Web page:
Traditional recipes

Washington, DC New Menu Report: 04/22/15

Washington, DC New Menu Report: 04/22/15

City Tap House
Love your mother? Then celebrate Earth Day with a cold draft at City Tap House. The breweries include Long Trail Brewing Company, Otter Creek Brewing, and Wolaver’s Organic Ales. Here is each brewer’s green creds: Long Trail uses only recycled and green glass bottles for their brews; Otter Creek donates their spent hops and yeast to local farmers as clean alternatives to fertilizers and feed for local dairy cows; and Wolaver’s Organic Ales is the first certified organic brewery in the U.S., has a non-GMO policy, and only sources hops, etc. from organic purveyors and farmers.

Jardenea at Melrose
Tucked away at Melrose Hotel, upper Georgetown’s charming boutique hotel, is Jardenea, a quiet place for incredible seafood and locally sourced meat, game, and produce. Executive chef Nate Lindsay may look like a college kid, but don’t let his youthful appearance fool you. He is fully in command of the kitchen and is an expert at preparing fresh seafood and delicate baby vegetables. For spring, he has created special lunch, dinner, and dessert menus that pair seamlessly with the new cocktail menu. Some mouthwatering favorites include the white asparagus bisque garnished with black truffle Chantilly cream; crispy skinned, coriander dusted Hawaiian sea bass; cinnamon scented profiteroles garnished with toasted hazelnuts and chocolate ganache; and the maple Manhattan made with Cutty Sark whiskey, organic maple syrup, and dry vermouth.

Joe’s Seafood, Prime Steak & Stone Crab
For some, spring means baby vegetables, sorrel, tender lettuce, and a change from red to rosé wine. Dessert lovers with a perennial sweet tooth anxiously await the first shoots of rhubarb because they know that tangy, sweet, silky strawberry rhubarb pie can’t be far behind. Well, you’re in luck because Joe’s Seafood, Prime Steak & Stone Crab has just added a flaky crust strawberry rhubarb pie with vanilla ice cream to their monthly #pieitforward program that supports local charities. For every slice of pie you buy, Joe’s will donate $1 to Communities In Schools of The Nation’s Capital, which is dedicated to bringing community resources into schools.

Legal Sea Foods
A seafood eatery may not be the first place you consider when you’re on the hunt for something different in the cocktail category, but Legal Sea Foods is literally raising the bar with new cocktails for spring. From April 15 to September 30, all four DMV locations will be offering a new line up for between $9 to $12 dollars. It’s part of Legal Sea Foods’ Raising the Bar program and it focuses on innovative and inventive drinks like The Islander, which is made with Plantation 3 Stars silver rum, Plantation Original dark rum, passion fruit, fresh pineapple, and lime juice; the Mexican Mule, made with Del Maguey Vida mescal, Patrón Reposado tequila, muddled grapefruit, lime, and ginger beer; and the Tea Party, which combines Deep Eddy Sweet Tea vodka, Templeton rye whiskey, lemon, honey, and soda water.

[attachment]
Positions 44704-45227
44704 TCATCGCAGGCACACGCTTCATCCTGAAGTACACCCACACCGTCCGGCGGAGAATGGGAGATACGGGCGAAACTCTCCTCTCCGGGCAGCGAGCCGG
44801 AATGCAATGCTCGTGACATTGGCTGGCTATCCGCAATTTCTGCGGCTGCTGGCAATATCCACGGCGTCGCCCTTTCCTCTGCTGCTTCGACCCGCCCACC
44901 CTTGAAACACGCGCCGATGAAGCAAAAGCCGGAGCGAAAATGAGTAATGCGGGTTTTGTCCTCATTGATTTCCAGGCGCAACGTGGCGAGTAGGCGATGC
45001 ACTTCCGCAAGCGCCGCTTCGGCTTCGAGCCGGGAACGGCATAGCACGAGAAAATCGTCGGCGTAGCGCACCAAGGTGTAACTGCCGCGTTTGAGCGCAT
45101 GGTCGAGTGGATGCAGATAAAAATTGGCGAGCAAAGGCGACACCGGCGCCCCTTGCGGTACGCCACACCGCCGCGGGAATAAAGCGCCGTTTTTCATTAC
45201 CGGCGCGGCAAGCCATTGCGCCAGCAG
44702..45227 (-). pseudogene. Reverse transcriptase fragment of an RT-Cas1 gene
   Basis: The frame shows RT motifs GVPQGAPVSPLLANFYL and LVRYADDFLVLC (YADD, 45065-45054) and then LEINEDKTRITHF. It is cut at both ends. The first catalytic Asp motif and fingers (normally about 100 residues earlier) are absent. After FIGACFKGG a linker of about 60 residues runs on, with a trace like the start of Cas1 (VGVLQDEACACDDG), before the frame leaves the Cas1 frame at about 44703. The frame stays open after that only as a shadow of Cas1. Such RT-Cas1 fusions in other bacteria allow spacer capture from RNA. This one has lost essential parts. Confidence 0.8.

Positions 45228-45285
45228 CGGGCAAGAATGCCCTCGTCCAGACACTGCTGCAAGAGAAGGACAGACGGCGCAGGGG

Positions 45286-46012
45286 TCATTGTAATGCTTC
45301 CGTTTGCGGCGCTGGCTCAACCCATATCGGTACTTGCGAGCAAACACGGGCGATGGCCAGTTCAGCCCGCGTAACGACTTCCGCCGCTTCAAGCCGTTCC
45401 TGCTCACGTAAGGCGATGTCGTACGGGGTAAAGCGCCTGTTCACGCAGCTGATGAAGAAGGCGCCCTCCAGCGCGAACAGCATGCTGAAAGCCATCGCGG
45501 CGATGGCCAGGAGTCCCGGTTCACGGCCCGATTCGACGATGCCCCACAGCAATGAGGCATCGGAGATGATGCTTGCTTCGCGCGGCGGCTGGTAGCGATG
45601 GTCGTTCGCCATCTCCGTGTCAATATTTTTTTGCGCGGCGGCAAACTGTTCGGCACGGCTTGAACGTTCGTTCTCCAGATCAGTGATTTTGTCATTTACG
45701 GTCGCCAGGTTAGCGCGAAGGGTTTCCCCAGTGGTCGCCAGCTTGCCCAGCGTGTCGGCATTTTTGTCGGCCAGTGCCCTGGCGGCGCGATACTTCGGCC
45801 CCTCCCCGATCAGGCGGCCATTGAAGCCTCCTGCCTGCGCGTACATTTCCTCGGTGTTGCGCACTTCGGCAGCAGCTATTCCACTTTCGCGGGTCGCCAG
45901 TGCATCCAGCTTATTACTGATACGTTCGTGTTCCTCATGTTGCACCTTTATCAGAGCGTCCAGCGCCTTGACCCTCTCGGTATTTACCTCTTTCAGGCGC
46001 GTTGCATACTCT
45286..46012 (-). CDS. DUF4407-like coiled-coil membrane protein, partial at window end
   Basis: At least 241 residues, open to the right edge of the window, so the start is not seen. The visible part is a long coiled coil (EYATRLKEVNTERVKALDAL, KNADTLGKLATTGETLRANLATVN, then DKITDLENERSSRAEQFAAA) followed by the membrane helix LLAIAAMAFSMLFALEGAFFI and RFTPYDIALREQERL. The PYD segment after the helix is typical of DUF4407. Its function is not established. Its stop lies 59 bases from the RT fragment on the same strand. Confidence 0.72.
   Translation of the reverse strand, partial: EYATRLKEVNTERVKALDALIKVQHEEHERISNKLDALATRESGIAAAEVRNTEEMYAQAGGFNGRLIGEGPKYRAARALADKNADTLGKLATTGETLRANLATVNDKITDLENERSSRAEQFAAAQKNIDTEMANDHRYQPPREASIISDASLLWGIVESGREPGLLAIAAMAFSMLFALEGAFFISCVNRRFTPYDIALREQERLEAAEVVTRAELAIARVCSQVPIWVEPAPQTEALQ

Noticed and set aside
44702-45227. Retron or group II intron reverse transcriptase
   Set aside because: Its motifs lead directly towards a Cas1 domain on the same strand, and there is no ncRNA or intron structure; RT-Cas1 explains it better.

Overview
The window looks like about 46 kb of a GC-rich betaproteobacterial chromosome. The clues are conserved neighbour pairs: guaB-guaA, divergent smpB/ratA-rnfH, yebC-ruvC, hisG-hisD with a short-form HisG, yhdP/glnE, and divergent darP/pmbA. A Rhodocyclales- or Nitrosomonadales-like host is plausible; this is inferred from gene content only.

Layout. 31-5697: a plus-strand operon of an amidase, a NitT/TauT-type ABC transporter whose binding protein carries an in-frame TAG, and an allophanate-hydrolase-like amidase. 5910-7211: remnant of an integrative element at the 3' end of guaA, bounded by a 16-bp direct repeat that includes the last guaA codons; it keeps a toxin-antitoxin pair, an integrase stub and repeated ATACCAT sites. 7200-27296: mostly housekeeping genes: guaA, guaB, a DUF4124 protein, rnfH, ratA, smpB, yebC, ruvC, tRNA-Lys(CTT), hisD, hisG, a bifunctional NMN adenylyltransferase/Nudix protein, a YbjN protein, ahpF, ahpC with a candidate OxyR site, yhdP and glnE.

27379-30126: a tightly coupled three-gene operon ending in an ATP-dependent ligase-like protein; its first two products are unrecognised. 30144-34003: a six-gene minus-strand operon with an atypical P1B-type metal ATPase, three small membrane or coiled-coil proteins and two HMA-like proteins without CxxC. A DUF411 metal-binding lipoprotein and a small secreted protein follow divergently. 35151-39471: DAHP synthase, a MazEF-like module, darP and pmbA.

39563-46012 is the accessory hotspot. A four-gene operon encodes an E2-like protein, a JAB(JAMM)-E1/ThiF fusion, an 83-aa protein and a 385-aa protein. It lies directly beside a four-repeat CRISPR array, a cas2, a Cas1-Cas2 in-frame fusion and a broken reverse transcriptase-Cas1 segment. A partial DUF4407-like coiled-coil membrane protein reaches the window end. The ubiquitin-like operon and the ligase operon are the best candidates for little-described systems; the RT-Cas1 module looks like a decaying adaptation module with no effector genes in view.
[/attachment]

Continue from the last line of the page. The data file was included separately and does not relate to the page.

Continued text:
Masa 14
Sometimes, you just want to have something easy to eat that’s familiar or doesn’t cost an entire pay check. For some people, tacos satisfy that hunger. If so, Masa 14, chef Richard Sandoval’s lively 14th Street cantina is happy to oblige with their new Unlimited Chef’s Tasting Menu featuring unlimited small plates and free-flowing cocktails. You can order these savory hand held bites Sunday through Thursday with two options: Unlimited Latin-Asian small plates for $49 per person or the Unlimited Latin-Asian small plates with select bottomless drinks for $65 per person. There are restrictions however: the options don’t include tax and gratuity, the entire table must order the same Unlimited Chef’s Tasting Menu offering, and guests must complete their meal in two hours.

Nage Bistro
Nage Bistro is known for its fresh seafood, Rehoboth origins, and creative American fare and now they’ve upped their cocktail game and have added six new light, fresh, seasonal drinks named for colorful jewels. The drinks debut on Wednesday, April 22 and include “gems” like Stormy Garnet, which blends house made strawberry, basil, and black peppercorn vodka with ginger beer and cranberry juice; Jasper Moon is made with bourbon, St. Germain, freshly squeezed lemon juice, simple syrup, and mint and topped with a dose of sparkling wine; the Ruby Slipper is a watermelon juice martini; and there’s even a white peach sangria you can purchase by the glass or in pitchers.

Summer Whitford is the D.C. City Guide Editor at The Daily Meal and the DC Wine Examiner. You can follow her on Twitter @FoodandWineDiva.


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It doesn’t get much more “farm to table” than this Seaview restaurant

Just a smidge over three hours west of Seattle lies a restaurant that likes to take full advantage of the finest its coastal status grants it.

From Long Beach’s very own organic cranberry farm Starvation Alley, to the aptly named Oysterville, Depot Restaurant in Seaview purveys some of the finest dinners you’ll find in the state, and in no small part thanks to its local partners.